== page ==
Peter McKenna, stadium & commercial director of Croke Park, also knew John well and worked with him many times down through the years. “Sport is about heroes.  Heroes are about courage. John was the embodiment of courage. He has left a wonderful legacy. We were privileged to have known him,” Peter says.

“John Trainor was gent, a giant and a genius rolled into one Tuam man,” adds Enda Lynch, CEO Badminton Ireland.

“Having initially worked with John in 2001 on Bank of Ireland’s Host Town Programme in the two years leading up to the Special Olympic World Games, when he was in Amarach and I a young pup in Slattery PR, I saw his brilliant skills first hand. Again, in Vodafone and when I worked with Digicel in Haiti, John was at the end of the phone / email with a good word of advice, a lead, or an insight worth its weight in gold.

“It was during my time in O2 where John showed his true genius. Given the spend and the properties (the Irish Rugby Team, The O2 – the newest and most expensive toy in town – and Cork GAA), the pressure was on immediately to demonstrate a return on investment to the business. We were lucky to work with great agencies, but John was the lead in showing just how successful the sponsorships were,” says Enda.

“With his gentle hand leading along the way, the awards circuit beckoned and we cleaned up – a Cannes Lion, multiple ESAs (of which John was immensely proud) multiple All Ireland Marketing Sponsorship and Team of the Year Awards, a Kinsale Shark, you name it. And none of it (or a celebratory ESA awards night in Amsterdam which won’t be forgotten…) would have been possible without his unique way of showing how sponsorship mattered in pounds, shillings, pence, hearts, and minds.

“Despite the recession, John remained a huge support when I was struggling to find Munster Rugby’s new jersey sponsor and was a guide a number of times in realising the value of the assets we had. But more importantly than all of that, he was a wonderful mentor who was always available at the end of the phone. Every call was answered, with ‘Well Sham’ as the opening words. He always managed to shoehorn Tuam into a conversation!! He was a guide, a support, a voice of reason and a challenger when that was needed – he always knew what the right approach was.

“To Eithne and the boys, and his team in ONSIDE of which he was so proud – hopefully the many words being shared this week from across the industry internationally will give you some solace.  Rest well John – hopefully there’s a great naming rights to enjoy wherever you come to rest.”

While sports organisations loved working with John for his integrity, commitment, professionalism, and his ability to magic up deals, sometimes out of nowhere, he was also widely respected in the marketing departments of many leading brands.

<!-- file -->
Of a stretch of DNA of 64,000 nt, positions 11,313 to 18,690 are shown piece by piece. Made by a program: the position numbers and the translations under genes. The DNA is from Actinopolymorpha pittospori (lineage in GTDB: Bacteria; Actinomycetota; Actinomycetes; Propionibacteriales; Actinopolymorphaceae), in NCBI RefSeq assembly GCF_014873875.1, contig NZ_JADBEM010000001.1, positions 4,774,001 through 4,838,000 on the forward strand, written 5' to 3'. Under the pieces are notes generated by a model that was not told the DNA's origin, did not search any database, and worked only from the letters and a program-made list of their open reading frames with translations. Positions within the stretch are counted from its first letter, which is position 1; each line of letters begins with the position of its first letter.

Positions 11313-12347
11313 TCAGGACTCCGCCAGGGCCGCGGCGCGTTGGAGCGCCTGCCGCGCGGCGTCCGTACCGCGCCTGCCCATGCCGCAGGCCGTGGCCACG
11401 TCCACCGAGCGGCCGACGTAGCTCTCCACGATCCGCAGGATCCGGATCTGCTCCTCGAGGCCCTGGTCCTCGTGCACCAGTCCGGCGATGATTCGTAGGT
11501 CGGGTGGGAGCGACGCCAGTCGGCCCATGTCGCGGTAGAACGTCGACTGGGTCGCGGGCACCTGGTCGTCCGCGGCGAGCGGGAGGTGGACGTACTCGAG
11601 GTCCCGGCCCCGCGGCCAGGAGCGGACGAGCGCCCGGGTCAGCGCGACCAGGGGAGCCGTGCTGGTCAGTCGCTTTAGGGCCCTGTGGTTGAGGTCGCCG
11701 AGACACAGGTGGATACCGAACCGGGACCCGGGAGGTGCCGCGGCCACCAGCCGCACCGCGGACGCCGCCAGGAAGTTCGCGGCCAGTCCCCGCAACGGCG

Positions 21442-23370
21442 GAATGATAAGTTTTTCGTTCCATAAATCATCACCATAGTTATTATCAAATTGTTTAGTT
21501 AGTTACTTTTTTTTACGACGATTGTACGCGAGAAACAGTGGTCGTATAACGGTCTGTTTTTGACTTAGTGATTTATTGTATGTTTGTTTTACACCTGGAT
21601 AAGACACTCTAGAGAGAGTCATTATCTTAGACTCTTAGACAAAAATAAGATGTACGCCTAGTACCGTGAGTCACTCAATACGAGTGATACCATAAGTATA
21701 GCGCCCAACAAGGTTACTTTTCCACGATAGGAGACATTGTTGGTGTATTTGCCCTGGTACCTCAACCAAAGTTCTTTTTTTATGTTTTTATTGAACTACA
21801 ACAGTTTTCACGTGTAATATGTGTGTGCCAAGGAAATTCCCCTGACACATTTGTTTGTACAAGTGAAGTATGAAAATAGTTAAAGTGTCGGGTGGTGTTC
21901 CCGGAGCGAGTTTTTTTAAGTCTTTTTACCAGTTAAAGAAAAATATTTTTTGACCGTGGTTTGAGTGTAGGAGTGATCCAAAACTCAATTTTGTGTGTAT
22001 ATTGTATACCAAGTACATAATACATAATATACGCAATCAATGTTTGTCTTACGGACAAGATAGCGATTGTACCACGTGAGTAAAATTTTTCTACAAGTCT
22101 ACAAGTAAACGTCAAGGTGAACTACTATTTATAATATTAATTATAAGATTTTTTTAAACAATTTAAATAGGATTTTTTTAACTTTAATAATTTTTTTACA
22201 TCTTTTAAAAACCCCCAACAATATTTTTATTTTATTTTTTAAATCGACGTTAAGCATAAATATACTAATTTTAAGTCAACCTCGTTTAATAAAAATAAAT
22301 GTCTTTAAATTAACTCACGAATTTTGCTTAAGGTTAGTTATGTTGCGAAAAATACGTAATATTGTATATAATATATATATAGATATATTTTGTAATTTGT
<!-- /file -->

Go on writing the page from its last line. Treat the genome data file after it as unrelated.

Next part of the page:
“John Trainor was the best of us,” says Paula Murphy, group director, brand and sponsorship with Bank of Ireland.

“I never left an interaction with John where I did not feel that I had learned something. He had an outstanding ability to instil confidence through his encyclopaedic knowledge and insight, and with his gentle way of sharing a passion for the work we were doing together. If John said it was good, that was the best stamp of approval,” she says.

“His integrity was a byword – few could have held the trust of sponsors, rights holders, media owners and more the way John Trainor did. He was justifiably proud of ONSIDE, and his inspirational professional contribution to the world of sponsorship is unrivalled – but his personal contribution to the lives and careers of the people he met was even more so. His particular encouragement and advice for younger colleagues setting out was immense,” Paula adds.

“During his illness, John said to me that he wasn’t too worried about his mobility, because really, he considered his mind to be his most important asset. But – for once – he was wrong. It was always his heart that was bigger than anything else. Suaimhneas síoraí dá chroí uasal,” she says.

If there was one leading brand in particular – there were many- that ONSIDE and John was associated with then it was Diageo which worked closely with John on numerous projects down through the years. Rory Sheridan, head of partnerships, culture and entertainment with Diageo pretty much sums up the respect and admiration with which he was held within the wider marketing and sponsorship universe.

“On the morning of Tuesday 6th February, I was greeted with the very worst type of news…the passing on my good friend, John Trainor.

“I first met John twenty-two years ago, when I was a nipper having recently joined the sponsorship team in Diageo’s marketing department. John worked for another agency back then. A couple of years later, he set up his own small agency called ONSIDE, created to give brands and rightsholders a forum to meet and forge formal business partnerships, based on mutual business objectives, and respect- all based on brilliant insight, provided in spades by the maestro, JT, as I always called him.

“JT always created an environment of trust and mutual respect and was an expert in the ‘art of the deal’. He was an honest broker, whom people trusted, admired, and respected without question. The sponsorship industry has lost its captain, but being the navigator he always was, JT has steered his vast crew in the right direction bound for clear blue waters.

“The West’s Awake, the West’s Awake. Slán, old pal.”